Luke Cage History: From Hero for Hire to Hollywood
TV, Comic Books
This is the one-hundredth and tenth in a series of examinations of comic book urban legends and whether they are true or false. Click here for an archive of the previous one-hundred and nine. Click here for a similar archive, only arranged by subject.
Special theme week! This week’s theme is Osamu Tezuka’s Astro Boy!
COMIC URBAN LEGEND: A comic character was made an actual citizen in Japan!
One of the amusing aspects of Science Fiction of the past is the way that the dates they chose for the “far-off future” have slowly creeped up on us. That was the case with Osamu Tezuka’s Astro Boy (in Japan, it roughly translates to “The Mighty Atom”).
Created in 1951, Osamu Tezuka set his story of a futuristic Pinnochio in the future, and had Astro Boy created on April 7, 2003.
Well, as you may have noticed, it is well past 2003 now. So how was the date celebrated?
In the city of Niiza, just north of Tokyo, where they were producing a new Astro Boy cartoon for a time, they celebrated by making Astro Boy, who strived always to be human, an actual citizen!
The mayor, Hiroko Nakayama named Astro Boy as an “ambassador for the future,” and registered him as residing in the animation studio where his cartoon was being made.
Pretty cool, huh?
COMIC URBAN LEGEND: The Astro Boy name came about because NBC was afraid DC would sue them over the name “The Mighty Atom.”
If you look on the IMDB page for Astro Boy under trivia, you find the following:
Originally, NBC wanted to air the show under an English translation of the Japanese title “Tetsuwan Atomu” or “Mighty Atom”. However, DC Comics had a magazine at the time called The Mighty Atom, and skittish network lawyers therefore requested a name change to forestall a lawsuit by DC.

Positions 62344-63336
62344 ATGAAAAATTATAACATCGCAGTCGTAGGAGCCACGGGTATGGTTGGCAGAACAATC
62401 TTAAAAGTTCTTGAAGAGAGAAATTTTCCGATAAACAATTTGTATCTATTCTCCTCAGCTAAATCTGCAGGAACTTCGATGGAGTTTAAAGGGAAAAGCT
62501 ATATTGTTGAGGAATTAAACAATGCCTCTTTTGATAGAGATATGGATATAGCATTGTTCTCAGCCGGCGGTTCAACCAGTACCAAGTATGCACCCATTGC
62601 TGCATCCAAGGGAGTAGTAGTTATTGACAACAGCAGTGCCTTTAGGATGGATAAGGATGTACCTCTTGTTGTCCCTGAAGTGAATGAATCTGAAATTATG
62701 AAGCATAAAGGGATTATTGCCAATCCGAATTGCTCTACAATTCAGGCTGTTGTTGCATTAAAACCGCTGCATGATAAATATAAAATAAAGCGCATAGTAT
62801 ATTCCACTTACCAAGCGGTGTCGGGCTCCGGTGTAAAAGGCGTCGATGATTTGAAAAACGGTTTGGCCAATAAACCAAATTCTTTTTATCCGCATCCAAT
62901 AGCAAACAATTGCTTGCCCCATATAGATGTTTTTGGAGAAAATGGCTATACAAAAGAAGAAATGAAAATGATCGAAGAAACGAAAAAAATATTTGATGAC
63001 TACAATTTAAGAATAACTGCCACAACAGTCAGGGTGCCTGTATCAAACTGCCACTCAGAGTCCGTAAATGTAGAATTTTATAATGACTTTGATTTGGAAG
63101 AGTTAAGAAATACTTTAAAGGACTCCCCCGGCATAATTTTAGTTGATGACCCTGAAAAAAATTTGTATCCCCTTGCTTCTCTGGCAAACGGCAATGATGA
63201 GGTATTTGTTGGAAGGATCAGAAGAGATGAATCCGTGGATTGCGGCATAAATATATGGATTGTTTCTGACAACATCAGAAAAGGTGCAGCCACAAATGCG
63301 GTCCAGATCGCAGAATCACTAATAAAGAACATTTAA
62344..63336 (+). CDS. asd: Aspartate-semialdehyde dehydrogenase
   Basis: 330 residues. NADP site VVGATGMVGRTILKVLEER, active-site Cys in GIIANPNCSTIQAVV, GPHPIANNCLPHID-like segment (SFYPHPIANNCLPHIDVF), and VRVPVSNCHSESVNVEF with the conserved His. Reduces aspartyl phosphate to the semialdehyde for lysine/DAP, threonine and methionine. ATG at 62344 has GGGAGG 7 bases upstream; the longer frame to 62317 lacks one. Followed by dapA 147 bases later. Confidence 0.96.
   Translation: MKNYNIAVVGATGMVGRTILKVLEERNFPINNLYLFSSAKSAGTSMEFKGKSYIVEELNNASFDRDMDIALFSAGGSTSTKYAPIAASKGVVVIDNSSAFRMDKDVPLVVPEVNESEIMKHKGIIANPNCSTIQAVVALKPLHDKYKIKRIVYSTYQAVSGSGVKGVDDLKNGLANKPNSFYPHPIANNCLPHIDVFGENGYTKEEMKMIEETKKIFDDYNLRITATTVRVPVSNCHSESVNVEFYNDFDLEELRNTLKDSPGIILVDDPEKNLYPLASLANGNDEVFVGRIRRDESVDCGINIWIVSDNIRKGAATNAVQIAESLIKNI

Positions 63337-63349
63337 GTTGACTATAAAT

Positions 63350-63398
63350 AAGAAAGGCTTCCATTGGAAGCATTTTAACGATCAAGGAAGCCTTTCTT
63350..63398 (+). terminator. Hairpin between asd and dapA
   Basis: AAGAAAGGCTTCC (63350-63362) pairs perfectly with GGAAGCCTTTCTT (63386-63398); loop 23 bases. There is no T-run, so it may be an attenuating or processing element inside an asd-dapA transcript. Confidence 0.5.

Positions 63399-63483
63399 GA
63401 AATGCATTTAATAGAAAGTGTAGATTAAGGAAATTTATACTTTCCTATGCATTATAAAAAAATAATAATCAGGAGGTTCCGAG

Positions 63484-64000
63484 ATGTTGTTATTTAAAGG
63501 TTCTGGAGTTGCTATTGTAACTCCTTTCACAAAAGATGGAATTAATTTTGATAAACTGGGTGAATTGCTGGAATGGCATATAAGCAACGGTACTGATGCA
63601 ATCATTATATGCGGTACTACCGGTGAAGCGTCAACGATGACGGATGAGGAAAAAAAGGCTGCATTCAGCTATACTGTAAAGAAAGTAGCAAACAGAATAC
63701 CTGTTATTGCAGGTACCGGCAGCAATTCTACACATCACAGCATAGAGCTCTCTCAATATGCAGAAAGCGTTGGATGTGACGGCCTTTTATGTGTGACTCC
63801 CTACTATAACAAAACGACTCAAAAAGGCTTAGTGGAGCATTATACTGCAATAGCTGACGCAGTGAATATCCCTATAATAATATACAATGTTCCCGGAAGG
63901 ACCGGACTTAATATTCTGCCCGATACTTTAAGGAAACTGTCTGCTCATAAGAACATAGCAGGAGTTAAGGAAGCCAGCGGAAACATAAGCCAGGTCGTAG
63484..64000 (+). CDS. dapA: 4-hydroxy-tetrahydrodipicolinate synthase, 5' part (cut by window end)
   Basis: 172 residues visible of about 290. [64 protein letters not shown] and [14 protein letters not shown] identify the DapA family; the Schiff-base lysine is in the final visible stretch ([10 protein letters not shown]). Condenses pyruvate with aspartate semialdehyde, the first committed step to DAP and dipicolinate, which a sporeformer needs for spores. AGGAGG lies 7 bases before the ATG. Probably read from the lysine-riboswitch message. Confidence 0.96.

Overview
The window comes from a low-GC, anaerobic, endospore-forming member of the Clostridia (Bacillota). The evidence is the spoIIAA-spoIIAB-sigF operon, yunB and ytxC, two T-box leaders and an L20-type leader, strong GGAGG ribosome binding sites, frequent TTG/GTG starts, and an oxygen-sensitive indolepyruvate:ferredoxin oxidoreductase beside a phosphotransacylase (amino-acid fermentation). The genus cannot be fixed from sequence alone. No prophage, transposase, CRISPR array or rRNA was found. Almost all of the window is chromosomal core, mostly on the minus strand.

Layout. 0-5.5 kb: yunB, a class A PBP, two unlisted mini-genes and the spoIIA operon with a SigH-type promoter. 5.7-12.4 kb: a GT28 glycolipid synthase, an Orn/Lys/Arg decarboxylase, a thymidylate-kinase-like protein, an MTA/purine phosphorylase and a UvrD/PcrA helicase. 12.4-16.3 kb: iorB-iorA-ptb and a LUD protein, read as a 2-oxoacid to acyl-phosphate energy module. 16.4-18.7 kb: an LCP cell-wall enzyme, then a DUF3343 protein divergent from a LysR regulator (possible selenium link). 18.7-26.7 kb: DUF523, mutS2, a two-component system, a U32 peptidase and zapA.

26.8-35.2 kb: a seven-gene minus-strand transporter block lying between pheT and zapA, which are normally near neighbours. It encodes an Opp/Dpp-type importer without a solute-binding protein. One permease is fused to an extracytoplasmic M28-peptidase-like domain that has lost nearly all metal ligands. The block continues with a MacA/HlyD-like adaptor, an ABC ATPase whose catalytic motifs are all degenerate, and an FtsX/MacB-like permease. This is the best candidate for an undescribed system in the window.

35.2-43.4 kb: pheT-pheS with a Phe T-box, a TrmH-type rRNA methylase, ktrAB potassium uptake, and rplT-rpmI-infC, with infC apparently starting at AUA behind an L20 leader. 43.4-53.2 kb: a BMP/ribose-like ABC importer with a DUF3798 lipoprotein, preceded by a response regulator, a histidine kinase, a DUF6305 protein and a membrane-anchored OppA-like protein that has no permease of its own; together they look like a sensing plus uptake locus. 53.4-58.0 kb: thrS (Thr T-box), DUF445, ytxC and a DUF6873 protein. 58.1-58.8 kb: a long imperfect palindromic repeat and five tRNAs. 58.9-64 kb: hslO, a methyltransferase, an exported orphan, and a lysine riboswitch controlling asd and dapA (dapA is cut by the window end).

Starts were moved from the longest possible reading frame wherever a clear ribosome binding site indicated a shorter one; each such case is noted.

That sounded wrong to me (besides the whole no sourcing thing).
DC would not seem to have much of a standing to sue here, as they didn’t have a cartoon series featuring the Atom at the time, and heck, The Mighty Atom PRECEEDED DC’s current Atom series by a good many years.
So I went to animation expert Harvey Deneroff, and he, in turn, checked with Fred Ladd, the noted producer who adapted the Mighty Atom into Astro Boy for NBC, and Ladd said he did not hear that at the time (or since) and did not believe it, even pointing out the NBC executive who came up with the name, and noting that there was no mention of the comic book character in the creation of the name.
So I’m pretty willing to give this a status of false.
Thanks to Harvey Deneroff and Fred Ladd!
COMIC URBAN LEGEND: In Japan, the re-runs of Astro Boy they use are sub-titled American versions.
An interesting change in popular culture in the last twenty or so years is the realization of the creators of works today that the work they produce might very well have a lasting impact. This was not the case so much in years past, where companies like DC Comics would just literally throw out used original artwork. Imagine the treasure trove of amazing artwork just thrown in the trash!
Likewise, the storage of old television programs were often considered a luxury that was not worth it.
That situation led to the freakish occurance that is the basis of this urban legend. As you probably know, Astro Boy is an English adaptation of the original Japanese anime of the 1960s. The character was re-named and all the dialogue was re-dubbed into English (plus some other changes were made between the Japanese version and the American).
The original copies that the Japanese production company, Mushi, sent to the Americans to adapt, were held by NBC until the mid-70s, when NBC attempted to return them to Mushi.
Mushi declared that, since they were going through bankruptcy, they could not receive the copies. Therefore, NBC simply burned them.
Later on, then, when Japanese channels wished to broadcast the original episodes – they no longer existed to re-air! So all they could do was to import the AMERICAN version, and add Japanese sub-titles!
This results in some pretty poor DVD collections, too, sadly!
Okay, that’s it for this week!
Feel free to drop off any urban legends you’d like to see featured!
Comics Should Be Good accepts review copies. Anything sent to us will (for better or for worse) end up reviewed on the blog. See where to send the review copies.